The puzzles come when you’re on the hovercraft. Sometimes something will go wrong, a pipe will burst for example, and you have to work out how to get the item that will fix it and then repair it yourself. Later, some particularly clever puzzles require you to use items and objects that were always there but have a hidden meaning, prompting those eureka moments with something that was in front of you the whole time. These puzzles are compelling, but they happen only a couple of times.
The puzzling and hovercraft scenes are changed up by the fact that your journey reflects that of Grace’s. As she gets further and further and the tapes you listen to get weirder and weirder, so does the hovercraft. Every time you get back on board after exploring, it has changed. Dark and gloomy nights, with objects laid out in different ways on the craft, mirrors what Grace was feeling or doing at the time, allowing you to live her experiences vicariously. A bout of paranoia has you gripping a flashlight and tentatively creeping around areas where you’ve been many times. But, like the puzzles, the good bits are few and far between and don’t happen often enough.
Accessibility is very good. You can navigate via teleportation or full locomotion, and you can play in sitting or standing mode; all of these settings are changeable in the options. The controls are simple: use the grip buttons to grip, left thumbstick to move, right thumbstick to look in different directions, and A and X to scroll through dialogue options and the trigger to confirm. Likewise, the graphics are also very good for a standalone Quest title. Text is legible, the environments are well detailed, and the lighting, weather and time of day all combine to create a great atmosphere.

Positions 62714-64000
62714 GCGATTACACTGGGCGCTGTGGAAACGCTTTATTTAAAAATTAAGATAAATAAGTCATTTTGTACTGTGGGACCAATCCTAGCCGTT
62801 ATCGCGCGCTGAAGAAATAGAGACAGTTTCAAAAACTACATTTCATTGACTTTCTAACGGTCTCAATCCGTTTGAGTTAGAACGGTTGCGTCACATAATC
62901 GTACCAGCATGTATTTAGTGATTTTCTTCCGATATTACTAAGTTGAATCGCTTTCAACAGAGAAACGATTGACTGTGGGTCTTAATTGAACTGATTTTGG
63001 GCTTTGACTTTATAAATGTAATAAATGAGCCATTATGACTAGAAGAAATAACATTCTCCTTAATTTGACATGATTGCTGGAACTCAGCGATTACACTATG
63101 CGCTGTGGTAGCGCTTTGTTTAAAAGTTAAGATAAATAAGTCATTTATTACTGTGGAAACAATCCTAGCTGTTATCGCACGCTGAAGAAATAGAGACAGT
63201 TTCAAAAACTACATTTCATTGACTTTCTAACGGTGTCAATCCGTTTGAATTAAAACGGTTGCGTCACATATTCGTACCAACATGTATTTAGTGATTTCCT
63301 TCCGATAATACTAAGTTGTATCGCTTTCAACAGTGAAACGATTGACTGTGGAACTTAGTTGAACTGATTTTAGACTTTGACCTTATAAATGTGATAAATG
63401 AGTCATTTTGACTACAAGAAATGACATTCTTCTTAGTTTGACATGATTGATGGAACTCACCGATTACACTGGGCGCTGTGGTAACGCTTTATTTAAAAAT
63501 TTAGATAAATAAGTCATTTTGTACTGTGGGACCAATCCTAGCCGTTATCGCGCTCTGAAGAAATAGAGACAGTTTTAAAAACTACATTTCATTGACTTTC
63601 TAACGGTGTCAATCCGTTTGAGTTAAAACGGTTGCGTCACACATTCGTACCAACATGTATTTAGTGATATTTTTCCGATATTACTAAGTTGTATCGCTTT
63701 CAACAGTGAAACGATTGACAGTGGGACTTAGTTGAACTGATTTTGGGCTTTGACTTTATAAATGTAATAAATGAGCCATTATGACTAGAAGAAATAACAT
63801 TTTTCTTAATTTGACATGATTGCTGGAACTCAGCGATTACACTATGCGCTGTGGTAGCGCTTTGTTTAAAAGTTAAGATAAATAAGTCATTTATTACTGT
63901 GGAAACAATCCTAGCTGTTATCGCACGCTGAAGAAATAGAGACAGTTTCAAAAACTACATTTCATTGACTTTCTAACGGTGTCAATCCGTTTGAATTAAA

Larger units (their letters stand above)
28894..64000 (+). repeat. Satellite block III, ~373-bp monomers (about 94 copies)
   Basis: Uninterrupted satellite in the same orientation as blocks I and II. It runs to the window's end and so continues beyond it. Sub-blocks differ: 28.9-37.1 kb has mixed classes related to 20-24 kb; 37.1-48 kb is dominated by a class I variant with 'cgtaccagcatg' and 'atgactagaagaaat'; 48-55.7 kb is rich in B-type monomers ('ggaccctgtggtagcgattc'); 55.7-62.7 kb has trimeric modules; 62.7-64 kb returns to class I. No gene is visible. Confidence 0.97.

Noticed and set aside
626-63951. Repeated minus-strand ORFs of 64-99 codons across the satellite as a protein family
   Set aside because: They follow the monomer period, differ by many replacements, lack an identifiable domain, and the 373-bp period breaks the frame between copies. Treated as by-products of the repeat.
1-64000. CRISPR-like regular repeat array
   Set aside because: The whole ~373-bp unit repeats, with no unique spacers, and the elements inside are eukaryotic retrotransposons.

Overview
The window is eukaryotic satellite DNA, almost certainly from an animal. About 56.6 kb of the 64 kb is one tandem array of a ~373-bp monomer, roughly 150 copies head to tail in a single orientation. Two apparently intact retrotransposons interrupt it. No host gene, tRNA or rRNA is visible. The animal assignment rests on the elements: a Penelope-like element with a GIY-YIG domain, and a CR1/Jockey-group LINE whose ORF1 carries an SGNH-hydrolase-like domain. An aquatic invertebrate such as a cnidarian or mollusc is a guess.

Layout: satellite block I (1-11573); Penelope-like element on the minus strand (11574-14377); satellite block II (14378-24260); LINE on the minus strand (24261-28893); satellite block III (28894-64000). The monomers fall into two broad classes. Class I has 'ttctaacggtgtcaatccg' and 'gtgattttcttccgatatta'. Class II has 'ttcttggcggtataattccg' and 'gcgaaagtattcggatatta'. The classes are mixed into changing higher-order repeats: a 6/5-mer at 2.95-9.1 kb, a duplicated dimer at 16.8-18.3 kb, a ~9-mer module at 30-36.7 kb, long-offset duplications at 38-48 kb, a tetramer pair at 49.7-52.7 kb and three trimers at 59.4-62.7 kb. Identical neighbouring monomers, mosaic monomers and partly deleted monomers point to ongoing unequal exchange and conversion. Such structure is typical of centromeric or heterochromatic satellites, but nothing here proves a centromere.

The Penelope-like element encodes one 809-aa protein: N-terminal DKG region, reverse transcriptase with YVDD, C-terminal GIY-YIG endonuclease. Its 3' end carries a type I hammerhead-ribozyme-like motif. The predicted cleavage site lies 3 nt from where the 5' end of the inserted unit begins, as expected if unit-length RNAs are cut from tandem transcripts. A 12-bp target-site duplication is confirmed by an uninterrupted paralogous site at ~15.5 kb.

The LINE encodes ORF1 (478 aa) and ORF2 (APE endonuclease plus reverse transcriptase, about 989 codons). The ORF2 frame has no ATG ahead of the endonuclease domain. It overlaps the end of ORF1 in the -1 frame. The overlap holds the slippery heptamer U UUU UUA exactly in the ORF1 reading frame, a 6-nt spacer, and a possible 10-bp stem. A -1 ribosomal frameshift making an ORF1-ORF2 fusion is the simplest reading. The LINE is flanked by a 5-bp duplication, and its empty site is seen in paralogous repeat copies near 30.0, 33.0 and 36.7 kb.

In the two to three hours it’ll take to complete Vanishing Grace, however, you’ll find yourself wanting more. It’s evident that the team at Monte Perdido was going for a contemplative and meaningful experience, and the similarities to Firewatch are rampant, but the unguided gameplay comes off as either too obtuse or too simplistic, and the isolationist premise becomes boring quite quickly. When you reach the ending eager for closure, your entire raison d'être, you’re left with nothing but disappointment.
So much could have been done with Vanishing Grace’s world. The dystopian subtext of the Citadel is profoundly unique, the relationships between the different characters are fascinating, and the story and premise are truly compelling — it’s just not fleshed out or thought through enough. I mean, why don’t I know how the Magnetite powers the hovercraft? And why does it emerge from gopher holes? How did the world get like this? Where are we, exactly? There is so much untapped potential here, and it’s a shame.
Gameplay-wise, you repeat the same tasks in the same order and get the same payoff: listening to Grace’s narration. Which is great, but I wanted more. I wanted to visit the Citadel proper and actually get to meet some of the game’s characters, I wanted to complete more on-ground tasks and not just put items in a box, I wanted the game’s locations to be something explorable, rather than small areas devoid of life.